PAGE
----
Why Hania Rani and Giovanni Allevi are so successful
The two pianists developed a musical language that set them apart from other contemporary composers.
A few weeks ago, I went to a concert by Hania Rani in Brussels. Right after her show, I found myself in the uncomfortable position of witnessing a standing ovation without really understanding what was going on. I do not understand her success and her music. That’s why I decided to figure out her secret sauce. If you were asking, I didn’t indulge much in musical critique: I studied Hania Rani (and her Italian functional equivalent Giovanni Allevi) the DaNumbers way, reading data. This time, data come from one of my favorite APIs, Spotify.
Thanks for your attention
BRUSSELS, Belgium – The last ten years saw an explosion of piano composers who enjoyed massive commercial success, adhering to the minimalist movement. Other composers (Luciano Berio among them) never managed to sell such a high number of records because, often, classical music from XX Century is too complicated for laypeople. Overcomplicated music led to the demand for new, more enjoyable, and instrumental music. Is that enough to explain the success of composers like Hania Rani or Giovanni Allevi? Maybe not.
DaNumbers investigated Giovanni Allevi and Hania Rani collecting data about them plus ten other composers representing different contemporary music genres. The sample comprises movie scores writers, contemporary composers, and essential minimalist music authors.
The results of this analysis show that this new wave of commercially successful composers does things differently from their predecessors, adapting to new forms of fruition and novel societal needs. The following paragraphs will help elaborate on that note.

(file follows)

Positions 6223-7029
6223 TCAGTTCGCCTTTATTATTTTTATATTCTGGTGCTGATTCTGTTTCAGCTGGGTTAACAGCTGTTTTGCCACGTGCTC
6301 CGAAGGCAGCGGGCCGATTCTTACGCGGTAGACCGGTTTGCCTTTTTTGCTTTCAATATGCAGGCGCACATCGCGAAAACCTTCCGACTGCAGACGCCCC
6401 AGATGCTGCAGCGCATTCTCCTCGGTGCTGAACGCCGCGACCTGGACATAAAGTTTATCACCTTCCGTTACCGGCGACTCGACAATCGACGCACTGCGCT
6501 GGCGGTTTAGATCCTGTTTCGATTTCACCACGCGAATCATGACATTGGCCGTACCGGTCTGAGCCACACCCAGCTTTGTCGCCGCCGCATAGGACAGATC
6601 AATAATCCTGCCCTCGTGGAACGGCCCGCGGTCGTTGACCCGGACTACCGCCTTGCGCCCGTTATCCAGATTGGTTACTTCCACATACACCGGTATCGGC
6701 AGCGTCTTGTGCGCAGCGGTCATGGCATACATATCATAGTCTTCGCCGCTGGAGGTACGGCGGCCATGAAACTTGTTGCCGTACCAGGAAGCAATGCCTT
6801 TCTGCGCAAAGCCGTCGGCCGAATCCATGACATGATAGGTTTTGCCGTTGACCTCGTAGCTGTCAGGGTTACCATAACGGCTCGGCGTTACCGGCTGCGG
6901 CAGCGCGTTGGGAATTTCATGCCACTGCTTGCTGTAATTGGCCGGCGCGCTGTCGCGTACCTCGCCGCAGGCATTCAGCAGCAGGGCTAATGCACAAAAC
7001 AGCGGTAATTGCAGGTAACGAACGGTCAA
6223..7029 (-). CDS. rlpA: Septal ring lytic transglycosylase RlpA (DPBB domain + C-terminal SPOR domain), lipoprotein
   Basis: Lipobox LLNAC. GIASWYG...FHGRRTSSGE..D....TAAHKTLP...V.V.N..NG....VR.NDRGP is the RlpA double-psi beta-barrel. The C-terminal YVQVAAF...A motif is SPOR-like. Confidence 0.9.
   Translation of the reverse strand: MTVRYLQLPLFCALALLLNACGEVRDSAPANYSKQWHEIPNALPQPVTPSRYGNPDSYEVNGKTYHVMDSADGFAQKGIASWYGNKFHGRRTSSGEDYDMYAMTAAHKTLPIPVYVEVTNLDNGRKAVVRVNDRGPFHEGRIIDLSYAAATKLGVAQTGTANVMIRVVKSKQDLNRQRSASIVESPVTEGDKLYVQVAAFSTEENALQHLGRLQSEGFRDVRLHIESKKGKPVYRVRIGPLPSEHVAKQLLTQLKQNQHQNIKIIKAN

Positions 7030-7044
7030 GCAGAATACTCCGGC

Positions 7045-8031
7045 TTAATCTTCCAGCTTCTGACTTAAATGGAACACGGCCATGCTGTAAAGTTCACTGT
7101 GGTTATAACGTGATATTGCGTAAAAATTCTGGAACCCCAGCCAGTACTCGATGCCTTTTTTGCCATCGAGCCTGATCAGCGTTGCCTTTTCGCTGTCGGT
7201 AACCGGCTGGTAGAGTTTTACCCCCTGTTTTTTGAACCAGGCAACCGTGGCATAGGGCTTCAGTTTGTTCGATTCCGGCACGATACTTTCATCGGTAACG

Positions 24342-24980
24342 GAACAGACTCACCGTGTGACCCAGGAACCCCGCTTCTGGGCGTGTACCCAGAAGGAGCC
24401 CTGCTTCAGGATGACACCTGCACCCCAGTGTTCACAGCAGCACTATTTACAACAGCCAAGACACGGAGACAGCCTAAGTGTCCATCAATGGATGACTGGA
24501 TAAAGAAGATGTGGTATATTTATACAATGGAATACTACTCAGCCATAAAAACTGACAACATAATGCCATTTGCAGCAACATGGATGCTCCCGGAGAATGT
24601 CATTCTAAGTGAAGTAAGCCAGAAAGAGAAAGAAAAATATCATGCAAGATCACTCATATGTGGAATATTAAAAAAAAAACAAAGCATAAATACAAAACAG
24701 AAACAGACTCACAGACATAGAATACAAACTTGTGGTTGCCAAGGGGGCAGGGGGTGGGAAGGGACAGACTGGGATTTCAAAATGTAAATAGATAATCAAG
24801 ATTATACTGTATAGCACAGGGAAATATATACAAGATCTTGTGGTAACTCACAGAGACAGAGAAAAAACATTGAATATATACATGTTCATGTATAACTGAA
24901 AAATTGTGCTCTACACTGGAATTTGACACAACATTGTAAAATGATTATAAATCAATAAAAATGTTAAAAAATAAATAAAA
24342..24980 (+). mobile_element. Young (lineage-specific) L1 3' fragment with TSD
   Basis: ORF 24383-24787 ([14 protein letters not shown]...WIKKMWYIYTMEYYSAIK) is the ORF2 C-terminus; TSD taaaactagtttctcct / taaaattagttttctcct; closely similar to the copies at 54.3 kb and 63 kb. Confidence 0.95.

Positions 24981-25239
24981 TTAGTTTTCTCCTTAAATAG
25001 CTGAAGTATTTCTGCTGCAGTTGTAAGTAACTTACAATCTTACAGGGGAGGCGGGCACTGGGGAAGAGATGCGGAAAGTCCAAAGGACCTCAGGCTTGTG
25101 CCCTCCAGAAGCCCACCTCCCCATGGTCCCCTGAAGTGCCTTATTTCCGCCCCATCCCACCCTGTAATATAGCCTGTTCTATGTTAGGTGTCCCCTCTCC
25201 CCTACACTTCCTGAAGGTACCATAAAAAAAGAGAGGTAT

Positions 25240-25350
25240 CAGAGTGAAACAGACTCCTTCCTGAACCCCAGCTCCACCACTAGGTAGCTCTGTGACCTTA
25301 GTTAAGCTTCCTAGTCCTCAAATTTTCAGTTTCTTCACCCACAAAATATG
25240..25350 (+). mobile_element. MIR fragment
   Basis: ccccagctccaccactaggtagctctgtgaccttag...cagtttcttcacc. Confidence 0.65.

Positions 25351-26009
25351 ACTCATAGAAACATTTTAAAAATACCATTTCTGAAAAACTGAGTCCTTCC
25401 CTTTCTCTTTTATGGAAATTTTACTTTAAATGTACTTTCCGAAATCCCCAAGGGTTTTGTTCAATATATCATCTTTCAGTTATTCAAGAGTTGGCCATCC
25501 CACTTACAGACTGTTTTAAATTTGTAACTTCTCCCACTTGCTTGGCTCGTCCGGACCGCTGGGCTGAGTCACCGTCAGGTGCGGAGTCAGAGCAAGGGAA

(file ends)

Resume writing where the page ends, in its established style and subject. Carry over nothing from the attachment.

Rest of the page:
Who is part of the sample and why
DaNumbers could not work with the score by composers. So, besides Hania Rani and Giovanni Allevi, it decided to use information from Spotify’s API. These are the composers we choose (in sparse order):
- Luciano Berio: contemporary Italian composer. He is famous for the finale of Puccini’s Turandot, his sequences for solo instruments, his symphony, and for being at the forefront of musical experimentation in the XX Century.
- Philipp Glass: American composer. He is one of the biggest names of contemporary and minimalist music.
- Arvo Pärt: Minimalist composer from Estonia. His specialization is sacred music
- Franco Battiato: Italian singer-songwriter, during his youth, he built an international reputation for being one of the most experimental musicians of his generation
- Ennio Morricone: Italian film composers, he won two Oscars, three Golden Globes, four Grammys, and seven BAFTAs
- Ludovico Einaudi: Italian minimalist pianist and composer. He became an international sensation during the last 30 years, writing and recording some of the most recognizable tunes of the genre.